Historically, it’s a big feat. The Hoosiers hadn’t won a true road game over a ranked opponent since beating Iowa in 2002 and hadn’t beaten a top 10 team on the road since beating Notre Dame in 2000. They hadn’t won in Columbus at all since 2008.
But more importantly, these are the sort of games Indiana has to win to win a Big Ten title. The home loss to Wisconsin and the road loss at Illinois cost them a significant amount of margin for error, so holding serve at home and only winning the road games in which they are heavily favored isn’t good enough. They still have Michigan State, Minnesota and Michigan to play on the road, and this win should give them the experience and confidence necessary to win those sorts of games. Indiana remains at the top of the Big Ten with this win, and thanks to tumult in the rest of college basketball, the victory should also keep the Hoosiers in the top five.
WHO SAID WHAT:
“From the very beginning after we lost to Illinois, the biggest thing to our team was that if we were going to spend a lot of time worrying about bouncing back, then we were going to waste a lot of energy in trying to get better. I’m proud of the way these guys responded from a very tough loss the other night, one that they know that we squandered opportunities inside of the game. All we’ve been focused on the last few days is making sure that we got better.”
“We had to be sharper. We had to have better edge. We had to take care of the ball. We’re coming off two games when our opponents had scored a total of 48 points off of our turnovers the last two games, which is unacceptable. It’s one thing to be unacceptable to a coach. It’s a whole other thing when it’s unacceptable and owned by the team. I think they’ve done that.”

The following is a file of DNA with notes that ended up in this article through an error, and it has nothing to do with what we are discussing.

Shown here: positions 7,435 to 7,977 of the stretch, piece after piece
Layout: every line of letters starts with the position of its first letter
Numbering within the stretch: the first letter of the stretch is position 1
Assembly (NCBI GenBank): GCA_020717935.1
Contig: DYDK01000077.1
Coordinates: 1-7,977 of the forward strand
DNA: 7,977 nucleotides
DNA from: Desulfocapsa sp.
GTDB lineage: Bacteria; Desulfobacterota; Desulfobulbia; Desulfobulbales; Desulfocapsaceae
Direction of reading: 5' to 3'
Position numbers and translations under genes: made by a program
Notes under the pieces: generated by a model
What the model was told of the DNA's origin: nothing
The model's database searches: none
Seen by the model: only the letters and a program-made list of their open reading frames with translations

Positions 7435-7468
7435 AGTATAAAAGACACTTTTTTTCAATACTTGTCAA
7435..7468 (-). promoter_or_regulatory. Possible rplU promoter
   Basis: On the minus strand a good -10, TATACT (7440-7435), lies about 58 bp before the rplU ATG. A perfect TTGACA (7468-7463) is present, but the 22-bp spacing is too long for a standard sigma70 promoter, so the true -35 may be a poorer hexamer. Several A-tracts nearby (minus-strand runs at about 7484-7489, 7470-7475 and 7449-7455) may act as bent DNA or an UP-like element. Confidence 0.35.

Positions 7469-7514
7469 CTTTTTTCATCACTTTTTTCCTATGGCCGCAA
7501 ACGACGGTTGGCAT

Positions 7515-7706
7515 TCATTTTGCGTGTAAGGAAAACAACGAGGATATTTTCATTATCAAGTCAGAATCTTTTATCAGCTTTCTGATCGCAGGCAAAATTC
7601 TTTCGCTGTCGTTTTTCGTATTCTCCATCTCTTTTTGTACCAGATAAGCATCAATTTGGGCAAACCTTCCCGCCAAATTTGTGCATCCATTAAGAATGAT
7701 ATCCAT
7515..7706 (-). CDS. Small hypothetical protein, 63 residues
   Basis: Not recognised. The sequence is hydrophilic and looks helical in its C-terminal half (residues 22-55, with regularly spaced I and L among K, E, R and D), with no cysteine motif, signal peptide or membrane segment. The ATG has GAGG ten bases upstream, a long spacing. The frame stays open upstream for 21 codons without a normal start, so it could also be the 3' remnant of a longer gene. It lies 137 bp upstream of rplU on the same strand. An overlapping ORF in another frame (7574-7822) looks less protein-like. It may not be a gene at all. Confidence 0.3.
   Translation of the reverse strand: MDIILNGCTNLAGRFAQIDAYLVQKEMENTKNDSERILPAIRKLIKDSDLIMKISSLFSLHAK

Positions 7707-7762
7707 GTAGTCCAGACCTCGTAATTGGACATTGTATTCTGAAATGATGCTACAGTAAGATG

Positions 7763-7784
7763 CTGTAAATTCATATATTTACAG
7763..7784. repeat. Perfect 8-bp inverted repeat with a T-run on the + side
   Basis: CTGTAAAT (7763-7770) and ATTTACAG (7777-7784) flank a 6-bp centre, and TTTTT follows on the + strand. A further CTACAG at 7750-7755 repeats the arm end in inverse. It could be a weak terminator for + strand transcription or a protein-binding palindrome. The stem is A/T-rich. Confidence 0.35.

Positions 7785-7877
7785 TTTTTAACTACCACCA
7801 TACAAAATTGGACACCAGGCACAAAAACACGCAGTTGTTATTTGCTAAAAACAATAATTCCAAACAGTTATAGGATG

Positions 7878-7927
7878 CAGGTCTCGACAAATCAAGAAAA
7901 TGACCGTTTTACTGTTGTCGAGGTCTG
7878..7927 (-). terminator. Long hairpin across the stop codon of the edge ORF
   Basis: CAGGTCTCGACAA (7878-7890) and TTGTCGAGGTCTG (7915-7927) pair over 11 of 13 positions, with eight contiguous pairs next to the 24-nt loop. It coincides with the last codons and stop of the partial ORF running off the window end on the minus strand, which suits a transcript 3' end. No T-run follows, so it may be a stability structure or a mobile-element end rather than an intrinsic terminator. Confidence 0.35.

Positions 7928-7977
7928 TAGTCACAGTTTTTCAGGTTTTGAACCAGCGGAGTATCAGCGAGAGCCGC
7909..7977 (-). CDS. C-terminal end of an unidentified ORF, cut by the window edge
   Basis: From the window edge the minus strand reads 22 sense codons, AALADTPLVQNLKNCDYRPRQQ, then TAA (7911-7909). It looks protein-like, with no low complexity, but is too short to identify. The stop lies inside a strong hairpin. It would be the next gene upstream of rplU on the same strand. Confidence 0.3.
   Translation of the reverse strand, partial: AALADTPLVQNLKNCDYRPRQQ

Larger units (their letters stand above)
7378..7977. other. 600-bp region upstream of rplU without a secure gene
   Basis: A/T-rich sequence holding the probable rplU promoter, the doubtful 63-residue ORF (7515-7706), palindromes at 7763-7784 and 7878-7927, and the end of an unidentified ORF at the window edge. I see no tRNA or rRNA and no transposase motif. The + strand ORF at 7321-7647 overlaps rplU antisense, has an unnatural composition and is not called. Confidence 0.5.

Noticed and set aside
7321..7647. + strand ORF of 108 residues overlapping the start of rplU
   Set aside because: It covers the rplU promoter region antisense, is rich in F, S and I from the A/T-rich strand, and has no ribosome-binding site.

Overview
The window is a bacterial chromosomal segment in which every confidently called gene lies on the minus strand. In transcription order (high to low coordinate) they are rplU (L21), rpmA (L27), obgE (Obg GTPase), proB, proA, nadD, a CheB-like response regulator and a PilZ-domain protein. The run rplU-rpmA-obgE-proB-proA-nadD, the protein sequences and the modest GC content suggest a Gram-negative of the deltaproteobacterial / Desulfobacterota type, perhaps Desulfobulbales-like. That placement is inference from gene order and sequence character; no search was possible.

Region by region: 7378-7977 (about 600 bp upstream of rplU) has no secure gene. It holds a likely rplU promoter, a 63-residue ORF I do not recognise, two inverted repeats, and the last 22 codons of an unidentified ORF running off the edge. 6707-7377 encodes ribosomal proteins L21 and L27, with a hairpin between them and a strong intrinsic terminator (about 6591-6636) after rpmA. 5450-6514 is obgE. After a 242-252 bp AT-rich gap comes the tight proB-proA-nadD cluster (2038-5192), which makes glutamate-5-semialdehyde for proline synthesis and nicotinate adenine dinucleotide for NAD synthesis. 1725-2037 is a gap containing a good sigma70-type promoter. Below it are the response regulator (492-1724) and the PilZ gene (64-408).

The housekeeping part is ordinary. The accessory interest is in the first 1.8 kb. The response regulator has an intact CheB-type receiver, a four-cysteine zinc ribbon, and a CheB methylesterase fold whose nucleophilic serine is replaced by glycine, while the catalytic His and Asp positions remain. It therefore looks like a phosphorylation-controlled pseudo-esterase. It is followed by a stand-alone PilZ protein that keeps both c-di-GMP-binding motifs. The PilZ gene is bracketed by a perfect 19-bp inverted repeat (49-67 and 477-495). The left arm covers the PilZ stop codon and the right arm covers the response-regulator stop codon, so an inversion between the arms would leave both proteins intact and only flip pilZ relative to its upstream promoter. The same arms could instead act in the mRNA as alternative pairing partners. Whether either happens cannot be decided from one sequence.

“The game plan was followed, and it wasn’t just a coaches game plan, it was the players that really, really addressed everything throughout the game and kept the confidence getting higher and higher in an incredibly tough environment against an excellent team.”
“When there could’ve been opportunities for us to settle for jumpers, we didn’t, and when they got big buckets, we came down and we matched it. I think that gave us tremendous confidence in the first half.”
“We did the best job all Big Ten of feeding the post today. Statistically, the stuff that we keep. And it wasn’t just feeding the post, it was getting the ball in the lane and getting the ball inside-out. There were very few instances where we took quick jumpers before the ball touched the paint, whether off the dribble or off the pass.”
On what IU saw from watching the Illinois game
“How we looked so immature. How we handled that last five minutes of the game. We’re too old for that. Even (freshman point guard Yogi Ferrell), Yogi’s too old for that. He’s played enough games now that he’s too old for that … We gotta make sure that never happens again.”
On getting the ball in the post
We just threw it in there. That’s what we changed. We just threw it in there. Sometimes it’s kinda hard because they kinda push Cody off where he wants to be or we can’t get it in because our man keeps backing up and we’re second-guessing ourselves. Today we had a mindset that we’re gonna throw it in there no matter what. If we do that, it opens the floor up so much.”
“We just stayed locked in. We never stopped playing. That was the main thing. We felt like we waited for the time to run out in the Illinois game instead of just playing all the way through. Once we did that, we were in pretty good shape.”
“Both of us just wanted to be aggressive. A lot of good things happen. Even if we don’t score or attract a lot of attention, we kick it out for 3′s or drives, so that kind of gets our offense flowing. Both of us wanted to be aggressive.”